in felids. has demonstrated

or the naturally high incidence matozoa in electroejaculates.

exploiting sources

oc-

of individnormal

numbers of mature oocytes being fertilized vitro may have resulted from the successful

that, for certain search approach

establish-

the formation of CL. the utility of exog-

fundamental

large numbers of mature

of 1W tiger emrecipient resulted for the pregnancy complicated regulating (including

more

survival and implantation In summary, this study

becoming cat [16]

hyper-

women is rate after producing

aspiration

ulus by producing and a high percentage

[18].

of domestic

have

controlling

ture in vitro developed appeared to experience

in the

thorough

by disrupting both to assess

for

mechanisms

overcome the morula-to-blastocyst vitro is regulated partially by the Previous

explaining

for the domestic tigers responded

block in of pro-

ovarian

Because this pregnancy oocytes were not collected,

procedure developed to the tiger. Female

In this

know

the gonadotropin altered endogenous

for

the

We

profiles alin gonad-

implants for facilitating NP pregnanthe impact of the oocyte collection proluteal function. Overall, our findings

stimulation

tein

follicles.

Likewise,

partially

pregnancy. in which

four-cells [41]; pig, four-cells [42]; sheep, eightto sixteencells [431; cow, eightto sixteen-cells [44]. Studies in progress suggest that the ability of domestic cat embryos to type

[46].

bryo

since blocks to emoccur at a much ear[40]; hamster, two- to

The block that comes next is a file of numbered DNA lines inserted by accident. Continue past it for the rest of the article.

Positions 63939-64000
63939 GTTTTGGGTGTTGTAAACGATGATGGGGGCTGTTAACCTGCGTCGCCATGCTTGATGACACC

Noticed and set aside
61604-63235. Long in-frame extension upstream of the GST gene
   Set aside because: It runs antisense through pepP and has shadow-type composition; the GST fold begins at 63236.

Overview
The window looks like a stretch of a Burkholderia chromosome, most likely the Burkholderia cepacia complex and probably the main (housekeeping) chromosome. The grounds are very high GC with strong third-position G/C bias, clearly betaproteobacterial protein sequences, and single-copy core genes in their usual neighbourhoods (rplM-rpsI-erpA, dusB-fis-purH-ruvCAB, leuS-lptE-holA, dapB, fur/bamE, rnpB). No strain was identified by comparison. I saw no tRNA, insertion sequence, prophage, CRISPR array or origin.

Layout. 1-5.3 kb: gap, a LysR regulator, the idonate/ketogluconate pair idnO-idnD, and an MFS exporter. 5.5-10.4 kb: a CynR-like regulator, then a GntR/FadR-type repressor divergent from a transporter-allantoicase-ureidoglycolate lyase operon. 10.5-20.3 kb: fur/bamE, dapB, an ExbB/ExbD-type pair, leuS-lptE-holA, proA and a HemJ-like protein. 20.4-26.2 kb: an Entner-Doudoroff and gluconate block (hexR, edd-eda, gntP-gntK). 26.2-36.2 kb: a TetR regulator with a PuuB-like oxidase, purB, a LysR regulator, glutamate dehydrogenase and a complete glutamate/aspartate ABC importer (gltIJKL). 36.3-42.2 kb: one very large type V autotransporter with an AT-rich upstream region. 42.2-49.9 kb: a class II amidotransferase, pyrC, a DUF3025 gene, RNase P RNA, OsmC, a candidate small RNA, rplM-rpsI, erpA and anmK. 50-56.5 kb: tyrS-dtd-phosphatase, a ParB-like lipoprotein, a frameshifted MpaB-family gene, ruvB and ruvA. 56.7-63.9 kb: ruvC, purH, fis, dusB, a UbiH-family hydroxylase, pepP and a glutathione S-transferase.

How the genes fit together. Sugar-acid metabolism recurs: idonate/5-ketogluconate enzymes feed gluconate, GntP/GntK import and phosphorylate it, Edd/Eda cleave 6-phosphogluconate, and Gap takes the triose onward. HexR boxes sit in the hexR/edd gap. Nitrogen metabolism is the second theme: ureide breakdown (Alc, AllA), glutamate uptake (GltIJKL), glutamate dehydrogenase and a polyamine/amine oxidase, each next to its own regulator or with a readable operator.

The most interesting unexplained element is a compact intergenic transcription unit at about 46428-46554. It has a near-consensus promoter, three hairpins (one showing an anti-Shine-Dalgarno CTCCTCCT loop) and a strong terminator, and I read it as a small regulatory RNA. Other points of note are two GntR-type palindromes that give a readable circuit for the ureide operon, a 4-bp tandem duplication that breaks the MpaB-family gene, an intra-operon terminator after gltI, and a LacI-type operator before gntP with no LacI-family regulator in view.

developmental presence and

cats

readily recent

the domestic cat is similar to the rabbit, a species embryos also arrest in vitro at the morula stage

context,

mature, for the

ment curred

number of solution. 1W readily was

domestic

recipients,

also

block

accessory

that abnormal endocrine rate and embryo recovery

docrine patterns in a fashion detrimental to the embryo. If hyperestrogenism indeed occurred, then this condition may have been countered in the progesterone-supplemented

of homolo-

do not develop supporting our

of many

observation

from a previous study ter embryo transport

copulating

oocytes, may have

to fer-

that,

developmental

concurrent

estrous,

levels were above norno doubt related to the

many ment

impossible because normal

indicates

natural

with NP protocols in cause of low pregnancy Although effective for

of domestic cat em[18]. In both species, to advance in vitro at

evidence

for

stimulation associated thought to be a common embryo transfer [47,48].

of development

in agreement with recent observations bryos produced by the same approach Ham’s FlO medium allowed embryos

range

otropin-treated

in ability

interaction

temporal

normal

in the context of previous the idea that a major factor

in vitro

in the

tigers [45]. However, estradiol-1713 mal (38.8-135.0 pg/ml), a finding

oocytes

We have of terato-

gous gametes from felid species may be the pleiomorphic spermatozoa in the insemination The observation that embryos resulting from advance

procon-

males resulted in compared to us-

tilize in vitro. In the present study, it was evaluate the impact of teratospermia on 1W gers produced high numbers of structurally matozoa. However, 1W studies in the

were

swim-up oocytes

structurally

immature

from teratospermic zona penetration

are

zona-penetrating

cat populations were used to inseminate

Coculturing

with normal lower binding

and

recovered from normospermic (>60% and teratospermic (

In vitro fertilization and embryo development in vitro and in vivo in the tiger (Panthera tigris).

A study was conducted to evaluate the adaptability to the tiger of an in vitro fertilization/embryo culture system previously developed in the domesti...
2MB Sizes 0 Downloads 0 Views